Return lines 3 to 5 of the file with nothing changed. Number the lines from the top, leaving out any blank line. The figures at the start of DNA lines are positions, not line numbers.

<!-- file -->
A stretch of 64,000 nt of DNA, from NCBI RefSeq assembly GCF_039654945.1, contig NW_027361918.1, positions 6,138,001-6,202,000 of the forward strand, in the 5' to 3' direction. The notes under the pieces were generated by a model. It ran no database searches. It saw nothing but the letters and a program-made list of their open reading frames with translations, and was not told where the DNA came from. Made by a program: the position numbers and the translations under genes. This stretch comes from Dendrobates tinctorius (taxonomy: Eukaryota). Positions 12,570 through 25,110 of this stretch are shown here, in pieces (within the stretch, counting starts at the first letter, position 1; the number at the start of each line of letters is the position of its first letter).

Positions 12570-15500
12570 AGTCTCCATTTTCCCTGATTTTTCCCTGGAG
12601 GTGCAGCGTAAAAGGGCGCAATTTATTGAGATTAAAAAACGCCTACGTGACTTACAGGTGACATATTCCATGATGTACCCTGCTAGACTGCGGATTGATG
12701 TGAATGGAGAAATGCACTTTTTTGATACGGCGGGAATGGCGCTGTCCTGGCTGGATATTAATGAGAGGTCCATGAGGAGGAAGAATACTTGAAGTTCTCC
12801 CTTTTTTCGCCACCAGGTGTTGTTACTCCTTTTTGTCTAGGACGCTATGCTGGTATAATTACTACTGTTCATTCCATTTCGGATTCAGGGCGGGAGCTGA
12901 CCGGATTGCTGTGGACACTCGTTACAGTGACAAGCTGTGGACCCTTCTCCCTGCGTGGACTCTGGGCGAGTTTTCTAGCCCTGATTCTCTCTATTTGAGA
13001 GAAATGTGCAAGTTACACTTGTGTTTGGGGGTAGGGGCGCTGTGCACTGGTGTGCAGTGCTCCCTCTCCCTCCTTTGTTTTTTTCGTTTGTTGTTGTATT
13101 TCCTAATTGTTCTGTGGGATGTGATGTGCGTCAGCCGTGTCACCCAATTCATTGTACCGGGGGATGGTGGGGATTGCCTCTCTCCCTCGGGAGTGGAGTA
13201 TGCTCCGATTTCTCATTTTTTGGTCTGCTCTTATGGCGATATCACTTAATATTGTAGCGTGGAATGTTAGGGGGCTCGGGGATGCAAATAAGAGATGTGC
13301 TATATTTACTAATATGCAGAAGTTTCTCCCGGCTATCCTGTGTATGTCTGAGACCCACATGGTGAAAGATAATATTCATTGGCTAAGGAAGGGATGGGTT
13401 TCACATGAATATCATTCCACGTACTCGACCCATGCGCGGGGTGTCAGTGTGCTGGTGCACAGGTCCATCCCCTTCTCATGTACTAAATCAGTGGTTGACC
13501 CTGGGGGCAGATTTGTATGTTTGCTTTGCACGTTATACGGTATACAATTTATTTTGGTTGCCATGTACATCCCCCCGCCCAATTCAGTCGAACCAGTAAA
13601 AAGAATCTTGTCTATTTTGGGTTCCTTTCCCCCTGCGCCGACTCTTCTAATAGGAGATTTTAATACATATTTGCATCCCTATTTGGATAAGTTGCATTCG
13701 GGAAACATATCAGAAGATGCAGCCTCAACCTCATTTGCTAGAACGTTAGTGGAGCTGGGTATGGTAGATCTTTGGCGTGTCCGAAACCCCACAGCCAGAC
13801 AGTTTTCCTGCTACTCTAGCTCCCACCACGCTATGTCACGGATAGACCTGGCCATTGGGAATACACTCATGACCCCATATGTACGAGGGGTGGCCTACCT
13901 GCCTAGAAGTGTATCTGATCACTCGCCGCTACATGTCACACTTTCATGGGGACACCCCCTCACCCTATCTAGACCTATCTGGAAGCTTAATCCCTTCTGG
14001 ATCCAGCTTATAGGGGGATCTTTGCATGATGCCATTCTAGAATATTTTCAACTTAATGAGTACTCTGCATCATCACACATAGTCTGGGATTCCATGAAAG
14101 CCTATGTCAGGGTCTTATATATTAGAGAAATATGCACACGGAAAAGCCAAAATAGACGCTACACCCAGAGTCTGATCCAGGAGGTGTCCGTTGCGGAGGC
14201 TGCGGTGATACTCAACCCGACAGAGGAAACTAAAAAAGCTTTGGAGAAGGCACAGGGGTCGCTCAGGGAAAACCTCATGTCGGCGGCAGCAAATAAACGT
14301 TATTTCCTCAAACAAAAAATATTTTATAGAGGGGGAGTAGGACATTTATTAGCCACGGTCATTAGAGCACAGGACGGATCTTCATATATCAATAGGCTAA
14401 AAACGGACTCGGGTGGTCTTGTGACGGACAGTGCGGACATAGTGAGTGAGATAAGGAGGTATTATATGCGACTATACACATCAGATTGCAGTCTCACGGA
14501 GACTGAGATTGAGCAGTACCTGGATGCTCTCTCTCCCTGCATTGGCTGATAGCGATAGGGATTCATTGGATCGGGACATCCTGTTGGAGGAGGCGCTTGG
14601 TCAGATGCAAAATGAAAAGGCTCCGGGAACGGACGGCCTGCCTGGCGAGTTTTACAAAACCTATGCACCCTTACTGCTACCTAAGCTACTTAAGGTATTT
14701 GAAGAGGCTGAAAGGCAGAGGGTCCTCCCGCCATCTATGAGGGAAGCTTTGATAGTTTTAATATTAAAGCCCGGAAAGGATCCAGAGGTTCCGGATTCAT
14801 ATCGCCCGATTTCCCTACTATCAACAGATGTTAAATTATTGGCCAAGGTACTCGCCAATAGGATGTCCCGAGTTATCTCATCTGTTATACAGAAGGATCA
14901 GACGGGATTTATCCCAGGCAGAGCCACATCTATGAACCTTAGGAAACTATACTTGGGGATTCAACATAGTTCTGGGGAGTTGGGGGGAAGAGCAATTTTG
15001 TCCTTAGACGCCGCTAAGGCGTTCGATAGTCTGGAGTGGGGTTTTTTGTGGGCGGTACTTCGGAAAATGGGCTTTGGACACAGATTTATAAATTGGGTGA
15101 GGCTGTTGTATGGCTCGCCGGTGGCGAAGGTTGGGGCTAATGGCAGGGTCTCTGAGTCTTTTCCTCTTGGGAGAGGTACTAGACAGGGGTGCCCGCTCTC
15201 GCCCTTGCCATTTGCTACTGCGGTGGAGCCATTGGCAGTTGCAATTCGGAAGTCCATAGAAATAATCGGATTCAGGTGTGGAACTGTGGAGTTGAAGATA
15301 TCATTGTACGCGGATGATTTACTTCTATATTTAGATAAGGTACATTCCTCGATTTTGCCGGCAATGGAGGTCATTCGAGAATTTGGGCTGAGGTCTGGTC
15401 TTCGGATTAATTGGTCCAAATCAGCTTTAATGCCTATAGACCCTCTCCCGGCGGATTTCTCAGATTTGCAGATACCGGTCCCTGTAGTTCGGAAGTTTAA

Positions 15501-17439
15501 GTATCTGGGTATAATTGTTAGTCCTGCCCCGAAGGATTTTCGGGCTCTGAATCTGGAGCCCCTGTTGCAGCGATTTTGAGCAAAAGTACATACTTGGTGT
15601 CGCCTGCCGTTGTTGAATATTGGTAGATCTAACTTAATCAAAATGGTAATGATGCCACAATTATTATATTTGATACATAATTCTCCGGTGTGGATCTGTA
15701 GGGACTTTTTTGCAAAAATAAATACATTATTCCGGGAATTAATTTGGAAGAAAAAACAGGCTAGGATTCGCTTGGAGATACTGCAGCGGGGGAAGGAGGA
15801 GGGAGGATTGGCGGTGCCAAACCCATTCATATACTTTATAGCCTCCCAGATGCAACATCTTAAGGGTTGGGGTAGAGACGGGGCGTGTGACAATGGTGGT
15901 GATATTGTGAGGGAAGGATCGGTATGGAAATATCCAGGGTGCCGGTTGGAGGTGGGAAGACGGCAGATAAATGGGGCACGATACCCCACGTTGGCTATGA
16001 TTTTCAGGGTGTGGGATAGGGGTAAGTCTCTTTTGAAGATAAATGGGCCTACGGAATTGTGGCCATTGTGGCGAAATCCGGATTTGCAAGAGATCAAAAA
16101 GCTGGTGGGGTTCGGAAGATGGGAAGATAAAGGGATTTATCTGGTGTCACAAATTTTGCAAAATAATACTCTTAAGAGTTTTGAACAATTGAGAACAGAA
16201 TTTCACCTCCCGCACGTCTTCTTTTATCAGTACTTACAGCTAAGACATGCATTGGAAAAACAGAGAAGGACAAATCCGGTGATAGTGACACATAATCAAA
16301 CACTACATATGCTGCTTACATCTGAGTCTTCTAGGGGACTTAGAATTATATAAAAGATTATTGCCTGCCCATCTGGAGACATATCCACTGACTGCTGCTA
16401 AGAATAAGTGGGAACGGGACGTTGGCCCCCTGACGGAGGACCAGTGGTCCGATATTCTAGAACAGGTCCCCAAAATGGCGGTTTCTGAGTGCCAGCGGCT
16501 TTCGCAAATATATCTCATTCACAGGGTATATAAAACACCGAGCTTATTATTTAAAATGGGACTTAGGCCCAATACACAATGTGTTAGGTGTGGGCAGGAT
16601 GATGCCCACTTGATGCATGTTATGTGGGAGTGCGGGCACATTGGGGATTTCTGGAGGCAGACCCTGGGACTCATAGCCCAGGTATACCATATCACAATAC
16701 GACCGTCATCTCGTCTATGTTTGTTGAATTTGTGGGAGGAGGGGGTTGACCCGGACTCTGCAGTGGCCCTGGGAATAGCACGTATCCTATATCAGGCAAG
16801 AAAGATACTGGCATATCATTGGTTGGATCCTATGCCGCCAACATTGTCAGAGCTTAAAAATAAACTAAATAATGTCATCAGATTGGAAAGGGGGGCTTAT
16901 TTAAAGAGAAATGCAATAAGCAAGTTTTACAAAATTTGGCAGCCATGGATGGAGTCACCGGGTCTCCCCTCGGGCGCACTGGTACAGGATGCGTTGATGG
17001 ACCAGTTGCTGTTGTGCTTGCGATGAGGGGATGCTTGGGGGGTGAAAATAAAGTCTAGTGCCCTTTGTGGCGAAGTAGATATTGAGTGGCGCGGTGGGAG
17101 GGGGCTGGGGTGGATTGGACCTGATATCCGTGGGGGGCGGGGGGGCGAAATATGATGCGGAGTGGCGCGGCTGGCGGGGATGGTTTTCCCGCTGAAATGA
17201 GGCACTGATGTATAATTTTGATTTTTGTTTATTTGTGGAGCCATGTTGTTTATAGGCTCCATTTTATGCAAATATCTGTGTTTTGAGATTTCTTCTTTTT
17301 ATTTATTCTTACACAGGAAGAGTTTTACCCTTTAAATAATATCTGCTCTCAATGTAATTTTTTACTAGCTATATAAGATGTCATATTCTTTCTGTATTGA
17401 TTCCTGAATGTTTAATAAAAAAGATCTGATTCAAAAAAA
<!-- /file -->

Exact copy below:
12570 AGTCTCCATTTTCCCTGATTTTTCCCTGGAG
12601 GTGCAGCGTAAAAGGGCGCAATTTATTGAGATTAAAAAACGCCTACGTGACTTACAGGTGACATATTCCATGATGTACCCTGCTAGACTGCGGATTGATG
12701 TGAATGGAGAAATGCACTTTTTTGATACGGCGGGAATGGCGCTGTCCTGGCTGGATATTAATGAGAGGTCCATGAGGAGGAAGAATACTTGAAGTTCTCC